This easy caesar salad is simple but delicious.  Don’t be alarmed about the long list of ingredients. If you’re short for time, just make the dressing ahead of time, buy the pre-washed romaine and make your croutons.  The homemade croutons are worth the effort –soft on the inside but crispy outside, and a perfect use for slightly stale bread.  Add chicken or shrimp for an extra protein hit, or I like vegetarian options such as chickpeas and roasted corn. And lately, I’ve been roasting chickpeas as a snack which I think might be great for some crunch instead of the croutons (on the healthier side).

Easy Caesar Salad

  • Servings: 4
  • Difficulty: easy
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  • img_00792-3 heads romaine lettuce
  • Dressing:  oils, lemon juice, garlic, Worcestershire Sauce, S+P (details below)
  • Croutons:  unsliced bread, olive oil, butter, piece of parmesan (details below)
  • Optional additions to the salad include grilled chicken or fish, chickpeas and roasted corn.

Ingredients for the dressing:

  •  1/4 C. plus 2T olive oil
  •  1/4 C. plus 2T vegetable oil (I prefer canola)
  •  1/4 C. fresh lemon juice
  •  2 minced garlic cloves
  •  1 tsp Worcestershire Sauce
  •  salt and freshly ground pepper
  •  1/4 freshly grated parmesan cheese.

Ingredients for the croutons:

  • unsliced bread:  whole wheat or white – your preference, or whatever is on hand; slightly stale works well, as long as it’s not too dry
  • equal amounts of olive oil and butter (2-4 T of each, depending on how much bread you have)
  • freshly grated parmesan cheese (store bought powdery version doesn’t work well for this).


  1. For the dressing, blend both oils, lemon juice, Worcestershire sauce and garlic in a blender (or whisk by hand, drizzling the oils into the other ingredients as you whisk).
  2. Season dressing with salt and pepper.
  3. Reserve the parmesan to add directly onto the salad. This will ensure the leftover dressing will keep well in the fridge. if you think you’ll use the whole batch, feel free to stir the parmesan into the dressing.
  4. For the croutons, pre-heat the oven to 350ºF.
  5. Cut the crust off the bread and then break the bread, by hand, into small pieces (depending on how small you want your croutons).
  6. Heat the oil in a heavy oven-proof skillet over medium-high heat and add in the butter.
  7. When the butter is almost melted, add in the croutons (as many as can fit on one layer) and quickly toss them to cover all sides in the oil/butter.  Do this before the butter burns.  Immediately top with salt and pepper.
  8. Stir the croutons in the pan to slightly toast as many sides as possible. If you stir it too often they won’t brown – not often enough and you’ll burn them.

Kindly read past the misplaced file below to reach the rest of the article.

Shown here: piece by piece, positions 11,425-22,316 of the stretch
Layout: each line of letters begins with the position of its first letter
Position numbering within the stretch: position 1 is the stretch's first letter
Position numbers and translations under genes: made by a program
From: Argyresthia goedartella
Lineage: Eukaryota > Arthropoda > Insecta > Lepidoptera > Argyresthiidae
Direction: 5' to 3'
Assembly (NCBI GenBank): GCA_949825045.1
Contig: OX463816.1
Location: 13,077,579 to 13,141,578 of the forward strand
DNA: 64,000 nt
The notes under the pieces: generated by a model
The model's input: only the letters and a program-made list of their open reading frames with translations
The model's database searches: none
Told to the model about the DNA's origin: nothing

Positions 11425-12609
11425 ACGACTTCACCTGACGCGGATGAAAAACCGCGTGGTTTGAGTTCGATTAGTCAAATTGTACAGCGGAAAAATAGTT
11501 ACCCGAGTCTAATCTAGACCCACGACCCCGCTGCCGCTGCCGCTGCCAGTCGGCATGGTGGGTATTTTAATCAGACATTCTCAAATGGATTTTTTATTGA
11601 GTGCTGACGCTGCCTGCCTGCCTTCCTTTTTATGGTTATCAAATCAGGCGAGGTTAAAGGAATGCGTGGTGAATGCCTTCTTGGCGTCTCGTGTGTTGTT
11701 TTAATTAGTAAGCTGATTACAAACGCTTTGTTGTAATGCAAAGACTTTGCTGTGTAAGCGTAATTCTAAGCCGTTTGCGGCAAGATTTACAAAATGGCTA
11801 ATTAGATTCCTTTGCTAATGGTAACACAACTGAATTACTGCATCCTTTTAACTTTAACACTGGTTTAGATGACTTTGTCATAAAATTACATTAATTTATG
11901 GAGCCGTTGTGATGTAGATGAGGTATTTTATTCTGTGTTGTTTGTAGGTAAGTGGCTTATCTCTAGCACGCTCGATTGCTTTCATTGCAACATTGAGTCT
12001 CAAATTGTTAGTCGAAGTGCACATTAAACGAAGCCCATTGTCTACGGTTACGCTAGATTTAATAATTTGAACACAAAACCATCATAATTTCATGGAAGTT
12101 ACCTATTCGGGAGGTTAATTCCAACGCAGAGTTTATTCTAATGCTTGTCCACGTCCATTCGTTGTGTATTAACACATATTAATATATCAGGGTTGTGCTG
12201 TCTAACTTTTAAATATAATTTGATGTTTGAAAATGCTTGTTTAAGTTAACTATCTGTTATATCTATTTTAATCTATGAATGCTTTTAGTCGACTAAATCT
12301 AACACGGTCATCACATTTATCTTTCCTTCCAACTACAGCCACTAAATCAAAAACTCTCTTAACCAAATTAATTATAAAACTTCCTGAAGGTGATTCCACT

9. When they are mostly toasted, remove from the heat, push the croutons together in the pan, then generously grate the cheese on top (so the cheese goes on the croutons and not directly on the pan).
  10. Toss lightly and place in the oven for about 5 minutes. Remove when crispy, but don’t leave them so long that they dry out. Cool slightly. These will keep for a couple days if you have extra (also great as a soup topper).
  11. Wash and carefully dry romaine leaves, then tear into bite size strips.
  12. Toss romaine with half the dressing that you think you need (better not to over-dress). Add freshly grated parmesan cheese and toss again. Taste. Add salt and pepper, and more dressing and/or parmesan as needed. Top with croutons (which you can leave on top toss in).


Lessons Learned/Advice:

      • I never end up using all the dressing so I always keep the cheese separate.
      • I have skipped the oven step with the croutons (especially if this is the only reason I need the oven heated for as it seems a waste just for croutons; but if I’m cooking chicken or something, then it’s going on anyways). The croutons are crispier if you bake them for 5 minutes.
      • You can cut the bread into even squares but I’ve found the hand tearing gives them a rustic look and they absorb more of the butter & olive. But if my bread is particularly dense or stale, cutting is much easier than breaking by hand.
      • Make sure you dry the lettuce well or the water will prevent the dressing from sticking (and you get a flavorless salad); remember that the dark parts of the lettuce has more nutrients so include as much of the dark leafy greens as you can.

Vegan & GF Variation:

Easily adapted for vegan or gluten free eating.

GF:  Substitute gluten free bread to make the croutons.  Alternatively, consider roasted chick peas (which I’ll post about at some later date).

Vegan:  For the salad use nutritional yeast instead of parmesan.  For the croutons use all olive oil  (instead of 1/2 butter 1/2 olive oil) and add just salt and pepper (skip the parmesan on top of the croutons).


I found the salad dressing online.  Thanks to “Realtor by Day, Chef by Night”

The crouton recipe is my own – after many trials and errors.